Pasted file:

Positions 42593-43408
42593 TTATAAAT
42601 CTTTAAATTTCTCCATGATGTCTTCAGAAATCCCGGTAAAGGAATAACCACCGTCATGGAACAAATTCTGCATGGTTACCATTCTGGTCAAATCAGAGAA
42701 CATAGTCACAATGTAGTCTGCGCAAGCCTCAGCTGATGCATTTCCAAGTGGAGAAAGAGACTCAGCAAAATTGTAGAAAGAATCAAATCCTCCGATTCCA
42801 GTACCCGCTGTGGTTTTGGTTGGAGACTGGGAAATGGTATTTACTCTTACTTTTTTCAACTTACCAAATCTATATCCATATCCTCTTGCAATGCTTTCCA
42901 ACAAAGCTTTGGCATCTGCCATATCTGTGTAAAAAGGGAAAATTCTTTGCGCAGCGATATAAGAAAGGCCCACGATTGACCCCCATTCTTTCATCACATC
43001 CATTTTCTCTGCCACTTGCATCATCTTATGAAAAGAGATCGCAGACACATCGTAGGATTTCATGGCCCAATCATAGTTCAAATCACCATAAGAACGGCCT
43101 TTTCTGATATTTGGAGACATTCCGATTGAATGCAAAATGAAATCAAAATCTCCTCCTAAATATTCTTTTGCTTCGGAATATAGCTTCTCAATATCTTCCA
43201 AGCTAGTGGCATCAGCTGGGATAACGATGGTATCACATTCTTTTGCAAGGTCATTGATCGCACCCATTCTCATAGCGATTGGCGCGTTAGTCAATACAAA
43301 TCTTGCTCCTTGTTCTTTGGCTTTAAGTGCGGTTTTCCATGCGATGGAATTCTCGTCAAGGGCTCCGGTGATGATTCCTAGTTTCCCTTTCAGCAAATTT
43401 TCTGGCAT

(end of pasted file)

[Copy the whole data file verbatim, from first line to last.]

Positions 42593-43408
42593 TTATAAAT
42601 CTTTAAATTTCTCCATGATGTCTTCAGAAATCCCGGTAAAGGAATAACCACCGTCATGGAACAAATTCTGCATGGTTACCATTCTGGTCAAATCAGAGAA
42701 CATAGTCACAATGTAGTCTGCGCAAGCCTCAGCTGATGCATTTCCAAGTGGAGAAAGAGACTCAGCAAAATTGTAGAAAGAATCAAATCCTCCGATTCCA
42801 GTACCCGCTGTGGTTTTGGTTGGAGACTGGGAAATGGTATTTACTCTTACTTTTTTCAACTTACCAAATCTATATCCATATCCTCTTGCAATGCTTTCCA
42901 ACAAAGCTTTGGCATCTGCCATATCTGTGTAAAAAGGGAAAATTCTTTGCGCAGCGATATAAGAAAGGCCCACGATTGACCCCCATTCTTTCATCACATC
43001 CATTTTCTCTGCCACTTGCATCATCTTATGAAAAGAGATCGCAGACACATCGTAGGATTTCATGGCCCAATCATAGTTCAAATCACCATAAGAACGGCCT
43101 TTTCTGATATTTGGAGACATTCCGATTGAATGCAAAATGAAATCAAAATCTCCTCCTAAATATTCTTTTGCTTCGGAATATAGCTTCTCAATATCTTCCA
43201 AGCTAGTGGCATCAGCTGGGATAACGATGGTATCACATTCTTTTGCAAGGTCATTGATCGCACCCATTCTCATAGCGATTGGCGCGTTAGTCAATACAAA
43301 TCTTGCTCCTTGTTCTTTGGCTTTAAGTGCGGTTTTCCATGCGATGGAATTCTCGTCAAGGGCTCCGGTGATGATTCCTAGTTTCCCTTTCAGCAAATTT
43401 TCTGGCAT